Government-insured FHA loans, a popular low-down-payment choice among first-time buyers, accounted for 18.9 percent of all purchase mortgages last month. That was down from 19.0 percent the month before and down from 19.4 percent a year earlier. In recent months the FHA share has been the lowest since early 2008, mainly because of tighter FHA qualifying standards and the difficulties first-time buyers have competing with investors and cash buyers.

The typical monthly mortgage payment Southland buyers committed themselves to paying last month was $1,616, up from $1,602 the month before and up from $1,483 a year earlier. Adjusted for inflation, last month’s typical payment was 34.1 percent below the typical payment in the spring of 1989, the peak of the prior real estate cycle. It was 46.0 percent below the current cycle’s peak in July 2007.

Indicators of market distress continue to decline. Foreclosure activity remains well below year-ago and far below peak levels. Financing with multiple mortgages is very low, and down payment sizes are stable, DataQuick reported.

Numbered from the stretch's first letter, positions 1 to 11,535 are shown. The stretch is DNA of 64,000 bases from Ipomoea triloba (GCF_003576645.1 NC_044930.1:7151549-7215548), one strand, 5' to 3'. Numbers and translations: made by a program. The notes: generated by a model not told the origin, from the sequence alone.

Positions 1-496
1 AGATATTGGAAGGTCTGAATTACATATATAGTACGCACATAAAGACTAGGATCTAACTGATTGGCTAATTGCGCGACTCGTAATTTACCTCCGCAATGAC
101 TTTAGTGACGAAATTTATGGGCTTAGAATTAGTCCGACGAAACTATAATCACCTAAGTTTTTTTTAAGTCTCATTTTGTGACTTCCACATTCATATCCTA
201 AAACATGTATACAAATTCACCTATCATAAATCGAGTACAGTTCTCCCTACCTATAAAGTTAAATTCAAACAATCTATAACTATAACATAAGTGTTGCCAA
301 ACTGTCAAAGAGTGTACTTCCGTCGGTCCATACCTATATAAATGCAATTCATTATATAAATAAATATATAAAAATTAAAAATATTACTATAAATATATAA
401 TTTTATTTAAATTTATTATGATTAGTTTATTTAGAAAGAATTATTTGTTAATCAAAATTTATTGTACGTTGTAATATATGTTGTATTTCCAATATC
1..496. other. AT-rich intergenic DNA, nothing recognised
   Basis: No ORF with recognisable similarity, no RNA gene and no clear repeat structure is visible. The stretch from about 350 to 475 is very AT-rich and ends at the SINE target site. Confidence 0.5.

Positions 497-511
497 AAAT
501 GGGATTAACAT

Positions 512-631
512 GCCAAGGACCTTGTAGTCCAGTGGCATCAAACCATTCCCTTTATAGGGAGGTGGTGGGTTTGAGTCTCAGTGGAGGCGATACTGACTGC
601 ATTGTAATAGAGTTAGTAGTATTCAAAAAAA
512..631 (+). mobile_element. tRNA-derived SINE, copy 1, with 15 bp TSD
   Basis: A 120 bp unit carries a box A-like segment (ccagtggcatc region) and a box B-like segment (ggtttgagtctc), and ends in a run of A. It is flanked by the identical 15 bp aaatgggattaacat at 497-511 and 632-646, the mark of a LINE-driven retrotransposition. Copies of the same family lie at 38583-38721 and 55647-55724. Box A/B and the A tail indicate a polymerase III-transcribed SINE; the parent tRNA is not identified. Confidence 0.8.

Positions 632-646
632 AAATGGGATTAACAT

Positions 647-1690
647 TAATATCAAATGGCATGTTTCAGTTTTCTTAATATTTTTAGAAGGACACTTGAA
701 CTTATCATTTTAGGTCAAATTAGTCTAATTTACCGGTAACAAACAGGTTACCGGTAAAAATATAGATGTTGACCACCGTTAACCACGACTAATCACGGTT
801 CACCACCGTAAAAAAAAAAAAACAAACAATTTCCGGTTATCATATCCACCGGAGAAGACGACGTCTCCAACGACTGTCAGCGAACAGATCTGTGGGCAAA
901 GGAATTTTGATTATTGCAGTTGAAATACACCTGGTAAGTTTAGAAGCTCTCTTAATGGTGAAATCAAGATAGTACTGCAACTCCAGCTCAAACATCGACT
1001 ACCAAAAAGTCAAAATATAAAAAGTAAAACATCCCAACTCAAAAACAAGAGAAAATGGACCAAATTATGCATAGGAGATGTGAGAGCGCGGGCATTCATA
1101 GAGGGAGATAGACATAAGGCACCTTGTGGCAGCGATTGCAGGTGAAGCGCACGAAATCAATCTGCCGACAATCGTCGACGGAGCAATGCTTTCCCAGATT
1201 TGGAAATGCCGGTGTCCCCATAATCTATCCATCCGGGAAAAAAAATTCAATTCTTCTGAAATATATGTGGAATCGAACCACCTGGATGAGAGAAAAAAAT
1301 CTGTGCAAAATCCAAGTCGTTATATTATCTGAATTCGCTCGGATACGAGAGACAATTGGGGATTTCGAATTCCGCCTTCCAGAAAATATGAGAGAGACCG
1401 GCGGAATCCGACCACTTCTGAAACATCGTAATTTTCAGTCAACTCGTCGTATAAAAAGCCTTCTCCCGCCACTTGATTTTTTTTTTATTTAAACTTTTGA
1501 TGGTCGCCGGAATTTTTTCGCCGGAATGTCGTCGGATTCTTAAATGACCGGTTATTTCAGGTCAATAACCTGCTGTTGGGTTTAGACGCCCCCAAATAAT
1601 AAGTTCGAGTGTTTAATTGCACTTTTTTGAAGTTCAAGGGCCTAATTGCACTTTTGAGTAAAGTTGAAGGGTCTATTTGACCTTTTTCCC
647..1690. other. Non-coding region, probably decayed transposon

To view the county-by-county home sale chart, visit DQNews.com.

Source: DQNews.com Media calls: Andrew LePage (916) 456-7157

Copyright 2014 DataQuick. All rights reserved.

California Foreclosure Starts Lowest Since 2005

July 17, 2014

DQ News

http://dqnewspressreleases.blogspot.com/2014/07/2q14-california-foreclosure-activity.html

La Jolla, CA.–The number of California homes entering the formal foreclosure process last quarter dropped to the lowest level since late 2005, the result of a stronger economy and higher home values, a real estate information service reported.

A total of 17,524 Notices of Default (NoDs) were recorded at county recorders offices during the April-through-June period. That was down 8.8 percent from 19,215 in the prior quarter, and down 31.9 percent from 25,747 in second-quarter 2013, according to DataQuick, which is owned by Irvine-based CoreLogic, a leading global property information, analytics and data-enabled services provider.

Last quarter’s NoD tally was the lowest since fourth-quarter 2005, when 15,337 NoDs were recorded. NoD filings peaked in first-quarter 2009 at 135,431. DataQuick’s NoD statistics go back to 1992.